This Canada-only idea surfaced in the days after Obama's surprise Nov. 10, 2011, phone call informing Prime Minister Harper that Keystone was on hold. Harper, who had vowed to turn his nation into an energy superpower, responded with a two-track strategy: Get in Obama's face on Keystone and identify other ways out for Canada's land-locked oil sands, which, at 168 billion proven barrels, contain the third-largest reserves in the world.
Keystone remains bogged down, awaiting the outcome of litigation in Nebraska. Last year, Obama gave a speech at Georgetown University and said he wouldn't approve Keystone if it would significantly exacerbate carbon dioxide emissions.
The pipeline to the Pacific, known as Northern Gateway, looks increasingly iffy due to opposition from aboriginal groups.
TransCanada is thus expected to file an application to build Energy East with Canada's National Energy Board in the coming days, according to people familiar with the plan. Approval may come in early 2016. "This is almost certainly the most important project TransCanada has right now in our portfolio," said Pourbaix.
While Republicans continue to make Keystone approval an issue of the mid-term congressional elections, its fate has become less fraught for Canadians. Make no mistake — they still want it approved under the theory that oil sands reserves are so vast that it will require multiple large pipelines to develop them properly. In the interim, they have already begun to deploy alternatives to get Alberta oil to market, moving 160,000 barrels a day to the U.S. by rail.
Canada needs another oil export pipeline by 2018 or output may be squeezed, Martin King, a commodity analyst at FirstEnergy Capital Corp. in Calgary, said Wednesday in a presentation.
"That's crunch time," King said. "Supply growth in the oil sands is certain to 2020."
Reflecting this new post-Keystone mood, Harper told a British business audience in September that the U.S. "is unlikely to be a fast-growing economy for many years to come" and after a hundred years of trying to maximize exports south, it's time for "a real shift in the mindset of Canadian business culture."
Which is what Energy East represents. Yet before it emerged as a standard bearer of this shift, it had to survive a rough gestation. Harper himself was slow to warm to it. Others declared it "stranger than science fiction."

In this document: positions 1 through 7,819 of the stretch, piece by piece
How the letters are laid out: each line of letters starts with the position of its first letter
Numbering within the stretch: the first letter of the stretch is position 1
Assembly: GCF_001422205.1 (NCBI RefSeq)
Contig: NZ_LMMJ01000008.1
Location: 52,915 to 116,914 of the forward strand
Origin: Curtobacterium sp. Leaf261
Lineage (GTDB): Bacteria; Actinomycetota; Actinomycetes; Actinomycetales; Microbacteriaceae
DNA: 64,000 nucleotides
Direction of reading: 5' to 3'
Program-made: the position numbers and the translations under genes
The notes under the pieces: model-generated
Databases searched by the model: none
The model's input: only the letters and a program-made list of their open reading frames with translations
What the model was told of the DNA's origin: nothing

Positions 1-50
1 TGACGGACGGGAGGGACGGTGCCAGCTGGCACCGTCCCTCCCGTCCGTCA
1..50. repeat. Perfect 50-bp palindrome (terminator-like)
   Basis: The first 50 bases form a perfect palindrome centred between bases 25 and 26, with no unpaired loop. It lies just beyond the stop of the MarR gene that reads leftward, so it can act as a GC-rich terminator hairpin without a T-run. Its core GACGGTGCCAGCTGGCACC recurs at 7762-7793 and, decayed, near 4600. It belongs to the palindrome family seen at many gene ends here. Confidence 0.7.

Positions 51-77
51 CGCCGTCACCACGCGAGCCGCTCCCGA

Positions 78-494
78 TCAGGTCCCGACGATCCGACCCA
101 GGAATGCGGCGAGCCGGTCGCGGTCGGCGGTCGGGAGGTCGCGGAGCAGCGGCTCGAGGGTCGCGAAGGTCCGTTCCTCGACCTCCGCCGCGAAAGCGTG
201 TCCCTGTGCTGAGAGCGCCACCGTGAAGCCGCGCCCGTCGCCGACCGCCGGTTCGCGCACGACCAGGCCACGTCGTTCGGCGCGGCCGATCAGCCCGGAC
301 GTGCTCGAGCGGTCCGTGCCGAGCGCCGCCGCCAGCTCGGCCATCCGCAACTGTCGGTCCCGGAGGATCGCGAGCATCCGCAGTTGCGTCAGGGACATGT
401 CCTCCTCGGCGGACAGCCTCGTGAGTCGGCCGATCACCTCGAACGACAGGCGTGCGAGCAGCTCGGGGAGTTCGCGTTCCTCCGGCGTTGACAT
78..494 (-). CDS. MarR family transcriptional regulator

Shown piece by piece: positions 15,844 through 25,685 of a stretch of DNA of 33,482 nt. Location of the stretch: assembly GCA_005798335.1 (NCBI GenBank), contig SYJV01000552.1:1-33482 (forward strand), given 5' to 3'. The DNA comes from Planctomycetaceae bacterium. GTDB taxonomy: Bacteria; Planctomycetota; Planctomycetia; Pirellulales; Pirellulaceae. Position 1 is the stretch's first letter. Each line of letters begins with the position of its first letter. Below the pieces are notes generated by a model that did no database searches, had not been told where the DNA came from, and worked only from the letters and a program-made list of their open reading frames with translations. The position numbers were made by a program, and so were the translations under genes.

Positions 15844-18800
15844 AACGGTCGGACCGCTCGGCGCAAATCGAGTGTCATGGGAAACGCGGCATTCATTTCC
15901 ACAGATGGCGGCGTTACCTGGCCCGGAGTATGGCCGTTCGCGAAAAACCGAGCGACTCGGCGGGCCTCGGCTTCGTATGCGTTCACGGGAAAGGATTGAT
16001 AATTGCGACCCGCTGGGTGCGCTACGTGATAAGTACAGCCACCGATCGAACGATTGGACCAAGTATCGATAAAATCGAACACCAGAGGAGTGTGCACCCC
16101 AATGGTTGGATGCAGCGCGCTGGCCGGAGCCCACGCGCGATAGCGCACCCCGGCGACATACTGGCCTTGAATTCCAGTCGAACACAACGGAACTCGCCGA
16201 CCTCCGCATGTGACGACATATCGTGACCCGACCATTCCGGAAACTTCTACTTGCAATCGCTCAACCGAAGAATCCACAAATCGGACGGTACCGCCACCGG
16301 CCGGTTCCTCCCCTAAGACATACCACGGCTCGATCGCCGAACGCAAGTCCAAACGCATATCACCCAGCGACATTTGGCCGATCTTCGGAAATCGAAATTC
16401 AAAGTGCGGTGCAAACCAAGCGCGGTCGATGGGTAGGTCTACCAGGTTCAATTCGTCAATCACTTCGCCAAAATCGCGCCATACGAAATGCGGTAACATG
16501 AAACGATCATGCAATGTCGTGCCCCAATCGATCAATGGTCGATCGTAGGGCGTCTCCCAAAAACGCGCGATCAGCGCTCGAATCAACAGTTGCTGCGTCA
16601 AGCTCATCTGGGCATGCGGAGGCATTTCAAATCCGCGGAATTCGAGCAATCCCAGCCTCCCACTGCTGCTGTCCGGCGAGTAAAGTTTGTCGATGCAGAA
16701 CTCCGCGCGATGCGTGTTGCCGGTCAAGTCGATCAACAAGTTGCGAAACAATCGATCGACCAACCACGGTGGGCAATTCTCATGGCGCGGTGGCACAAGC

And then there were the mutual suspicions of the oil producers of the west and the refiners of the east to overcome. The inside story of how this developed into an unusually broad political consensus was put together after interviews with more than 50 industry and government executives who have been in and around the often tense negotiations.
One initial difficulty: The Calgary-based oil patch and New Brunswick's Irving Oil Ltd., operators of Canada's largest refinery and 900 service stations in eastern Canada and New England, had virtually no history with each other. Alberta oil had never flowed farther than Montreal. They were petroleum potentates operating in separate spheres who might as well have been in separate countries.
The Calgary crowd had a lot to learn about the Irvings. Besides extensive Canadian holdings ranging from timber to tissues and shipbuilding to radio stations, this clan of aw- shucks billionaires from the poorest region of the country supplies 60 percent of the gasoline in the greater Boston area. They are the fifth-largest private landholder in the U.S., with tracts sufficient to cover four-fifths of Delaware. Their fortune has been calculated by Bloomberg News at more than $10 billion.
For Arthur Irving, who gained control of the family oil assets after a falling out among his brothers a few years earlier, word that an eastward pipeline was afoot was a godsend. It held out the promise of a career-capping crowning achievement, not to mention long-term profits — if only the oil executives from the west saw it his way.
They didn't. Arthur Irving and his company had quickly sown discord in Calgary with their steadfast resistance to commit to take a set number of barrels from Energy East, according to people with knowledge of the controversy. As far as the oil producers could discern, Arthur wanted the option to take crude at will, as he had done for years in picking the most favorable sources of foreign oil at a given moment. Before they would entertain a decades-long arrangement, the producers insisted Irving would have to put skin in the game.